Genetic studies in mice and humans have established the essential role of the central leptin-melanocortin axis in the maintenance of long-term energy homeostasis (35
) and identified MC4R as a prime target for therapeutic intervention in obesity. Our study demonstrates that the N-terminus of MC4R is required for the constitutive activity of the receptor and that loss of this constitutive activity is associated with obesity in humans (Figure ). Deletion and trans
-rescue experiments demonstrate that the N-terminal domain of MC4R functions as a tethered intramolecular ligand that maintains the constitutive activity of this receptor. The constitutive activation by the N-terminal domain is independent of the full activation provided by α-MSH, since the N-terminal domain is not required for the α-MSH–mediated effects.
Figure 6 Model depicting reduced constitutive activity (CA) of N-terminal domain MC4R mutants and its effect on energy balance. The constitutive activity of WT MC4R is responsible for the tonic inhibition of food intake and determines the set point for normal (more ...)
The role of the N-terminal domain in receptor activation has been clearly established for several GPCRs. For instance, N-termini of the PAR receptor family act as tethered full agonists after protease cleavage by thrombin or other serine/threonine proteases (36
). To our knowledge, however, MC4R is the first example of a receptor whose N-terminal domain is required to maintain constitutive signaling and may have therapeutic implications for the pharmacological treatment of obesity (Figure ). Our studies support the notion that a ligand that elicits a low, sustained level of MC4R activation (mimicking its constitutive activity) would be more effective than a potent ligand that induces receptor internalization and desensitization.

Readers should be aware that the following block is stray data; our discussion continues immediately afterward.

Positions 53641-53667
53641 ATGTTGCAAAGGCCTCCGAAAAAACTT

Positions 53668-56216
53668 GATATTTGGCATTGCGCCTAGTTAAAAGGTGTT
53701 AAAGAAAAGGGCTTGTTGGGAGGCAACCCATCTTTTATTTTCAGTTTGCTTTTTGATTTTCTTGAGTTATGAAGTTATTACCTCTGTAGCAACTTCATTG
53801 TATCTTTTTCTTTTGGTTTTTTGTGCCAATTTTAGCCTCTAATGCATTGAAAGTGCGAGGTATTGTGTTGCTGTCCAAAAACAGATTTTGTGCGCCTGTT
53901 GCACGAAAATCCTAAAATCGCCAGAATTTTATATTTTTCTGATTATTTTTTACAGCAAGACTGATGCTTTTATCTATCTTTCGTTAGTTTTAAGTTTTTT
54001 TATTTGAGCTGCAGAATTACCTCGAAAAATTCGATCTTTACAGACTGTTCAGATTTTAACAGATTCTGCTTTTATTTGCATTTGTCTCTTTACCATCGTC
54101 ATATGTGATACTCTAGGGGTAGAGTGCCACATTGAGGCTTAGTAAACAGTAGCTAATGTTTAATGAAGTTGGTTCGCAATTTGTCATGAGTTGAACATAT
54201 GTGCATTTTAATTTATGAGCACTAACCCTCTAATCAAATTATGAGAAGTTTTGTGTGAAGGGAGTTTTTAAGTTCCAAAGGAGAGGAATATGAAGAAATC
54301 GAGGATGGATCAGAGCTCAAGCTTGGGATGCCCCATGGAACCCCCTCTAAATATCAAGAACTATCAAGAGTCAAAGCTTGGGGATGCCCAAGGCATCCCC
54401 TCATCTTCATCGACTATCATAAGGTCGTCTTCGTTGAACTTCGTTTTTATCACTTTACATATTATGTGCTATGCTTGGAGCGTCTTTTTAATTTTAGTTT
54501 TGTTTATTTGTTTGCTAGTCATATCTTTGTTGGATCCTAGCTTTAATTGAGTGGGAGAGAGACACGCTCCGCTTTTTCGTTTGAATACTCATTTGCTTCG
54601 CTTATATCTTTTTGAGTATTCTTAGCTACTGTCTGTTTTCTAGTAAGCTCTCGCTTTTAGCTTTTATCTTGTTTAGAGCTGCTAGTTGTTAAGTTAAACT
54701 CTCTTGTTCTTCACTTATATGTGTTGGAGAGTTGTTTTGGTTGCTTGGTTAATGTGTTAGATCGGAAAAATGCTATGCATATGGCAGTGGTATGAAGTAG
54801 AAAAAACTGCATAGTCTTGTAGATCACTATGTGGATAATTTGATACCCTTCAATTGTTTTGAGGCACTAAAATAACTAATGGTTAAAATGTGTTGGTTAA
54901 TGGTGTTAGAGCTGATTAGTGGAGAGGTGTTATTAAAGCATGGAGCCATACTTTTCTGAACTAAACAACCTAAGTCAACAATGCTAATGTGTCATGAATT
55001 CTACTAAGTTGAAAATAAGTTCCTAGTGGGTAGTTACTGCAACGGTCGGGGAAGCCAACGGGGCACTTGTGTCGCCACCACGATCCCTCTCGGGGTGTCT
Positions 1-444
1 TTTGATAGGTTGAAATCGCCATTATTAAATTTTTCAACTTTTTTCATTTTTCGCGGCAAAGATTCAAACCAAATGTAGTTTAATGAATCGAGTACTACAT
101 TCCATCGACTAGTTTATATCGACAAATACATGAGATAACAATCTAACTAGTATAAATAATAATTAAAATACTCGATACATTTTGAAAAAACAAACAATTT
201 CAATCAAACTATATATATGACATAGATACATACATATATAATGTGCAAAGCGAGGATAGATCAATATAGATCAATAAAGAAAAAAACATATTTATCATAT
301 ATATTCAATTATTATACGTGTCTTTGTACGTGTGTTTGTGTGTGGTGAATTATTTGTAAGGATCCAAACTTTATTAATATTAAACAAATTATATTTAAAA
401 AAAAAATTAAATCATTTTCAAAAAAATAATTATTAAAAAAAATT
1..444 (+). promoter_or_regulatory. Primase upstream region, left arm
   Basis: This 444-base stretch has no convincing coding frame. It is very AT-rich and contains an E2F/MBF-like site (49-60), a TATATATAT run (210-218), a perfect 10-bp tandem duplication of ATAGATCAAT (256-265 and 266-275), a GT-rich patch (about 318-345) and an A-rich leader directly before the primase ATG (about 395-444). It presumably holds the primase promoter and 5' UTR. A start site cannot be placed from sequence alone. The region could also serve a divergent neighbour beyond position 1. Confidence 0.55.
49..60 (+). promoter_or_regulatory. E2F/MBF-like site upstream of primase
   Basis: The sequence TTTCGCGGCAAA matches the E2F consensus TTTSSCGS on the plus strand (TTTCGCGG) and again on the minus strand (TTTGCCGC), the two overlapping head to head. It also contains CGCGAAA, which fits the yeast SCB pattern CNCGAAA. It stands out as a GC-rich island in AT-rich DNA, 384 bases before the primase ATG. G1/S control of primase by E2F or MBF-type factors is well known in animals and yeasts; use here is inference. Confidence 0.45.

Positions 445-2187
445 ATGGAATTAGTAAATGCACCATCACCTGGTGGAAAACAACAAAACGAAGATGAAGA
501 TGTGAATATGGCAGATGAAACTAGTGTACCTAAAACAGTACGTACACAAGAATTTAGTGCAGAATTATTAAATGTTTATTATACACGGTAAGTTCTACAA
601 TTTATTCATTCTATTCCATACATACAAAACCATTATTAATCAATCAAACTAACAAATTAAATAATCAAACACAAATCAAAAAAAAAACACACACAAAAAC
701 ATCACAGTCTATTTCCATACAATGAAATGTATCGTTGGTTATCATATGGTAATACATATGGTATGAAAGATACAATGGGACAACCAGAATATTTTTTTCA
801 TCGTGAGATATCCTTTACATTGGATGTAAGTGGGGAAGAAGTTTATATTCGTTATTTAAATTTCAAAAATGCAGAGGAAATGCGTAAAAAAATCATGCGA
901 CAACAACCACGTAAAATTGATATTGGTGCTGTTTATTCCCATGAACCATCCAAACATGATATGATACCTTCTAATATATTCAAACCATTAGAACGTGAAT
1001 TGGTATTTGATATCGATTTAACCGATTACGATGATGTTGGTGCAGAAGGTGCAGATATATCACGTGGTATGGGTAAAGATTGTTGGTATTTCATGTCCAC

The only MC4R mutational hot spot found to date in severely obese patients (Figure ) is located at position R18 with three different missense substitutions in the N-terminal domain that decrease the constitutive activity of the receptor. Two different obesity-associated mutations have been identified at position T11 (13
). None of these N-terminal domain mutations have been found in nonobese controls (15
). Taken together, these findings argue in favor of a physiological role for constitutive activity in the maintenance of the anorexigenic catabolic state required for normal body weight in humans (Figure ). Point mutations in the N-terminal domain from obese patients reduce MC4R constitutive activity 50% or greater. The physiological significance of the decrease in constitutive activity observed in vitro is strengthened by the demonstration that variations of the same order in the level of constitutive activation of the closely related MC1R lead to drastic changes in coat color in mammals (34
). Indeed, the preservation of MC1R signaling in the absence of ligand, as judged by eumelanin synthesis in Pomc–/–
mice, strongly suggests a physiological role for its constitutive activity in rodents (37
). In humans, numerous studies have shown the pathological consequences of abnormally high basal signaling, most notably in the thyroid-stimulating hormone receptor (TSHR) and the lutenizing hormone receptor (LHR) leading to adenomas associated with hyperthyroidism and male precocious puberty, respectively (38
). By showing that mutations causing decreased basal signaling in MC4R result in a pathological state, our data provide the first evidence for the essential role of constitutive GPCR signaling in normal human physiology.
Since the constitutive activity of MC4R is inhibited by AGRP in vitro, our findings support a model in which the in vivo effects of AGRP are also mediated through its inverse agonist effects on MC4R. Precise comparisons of the obesity phenotypes of Pomc–/–
mice in the same background, as well as the study of double-null Pomc–/–Agrp–/–
mice, expected from our results to be less obese than the Pomc–/–
mice, should provide valuable information to support this model. Interestingly, a recent report indicates that Pomc–/–
mice did not demonstrate elevated neuropeptide Y (NPY) levels in the dorsomedial hypothalamus as seen in Mc4r–/–
), suggesting that constitutive activity of MC4R might be sufficient to maintain NPY signaling in the dorsomedial hypothalamus.
It should also be noted that while studies in rodents have been key for the discovery and study of the leptin-melanocortin system and genetic studies in humans have been largely confirmatory, subtle differences such as the degree of in vivo constitutive activity of MC4R and its importance for the maintenance of the long-term energy balance might reflect species-specific differences in this regulatory system. The study of the effects of naturally occurring obesity-causing mutations offers a unique approach to unraveling the molecular mechanisms underlying this regulation in humans in whom therapies will ultimately be used.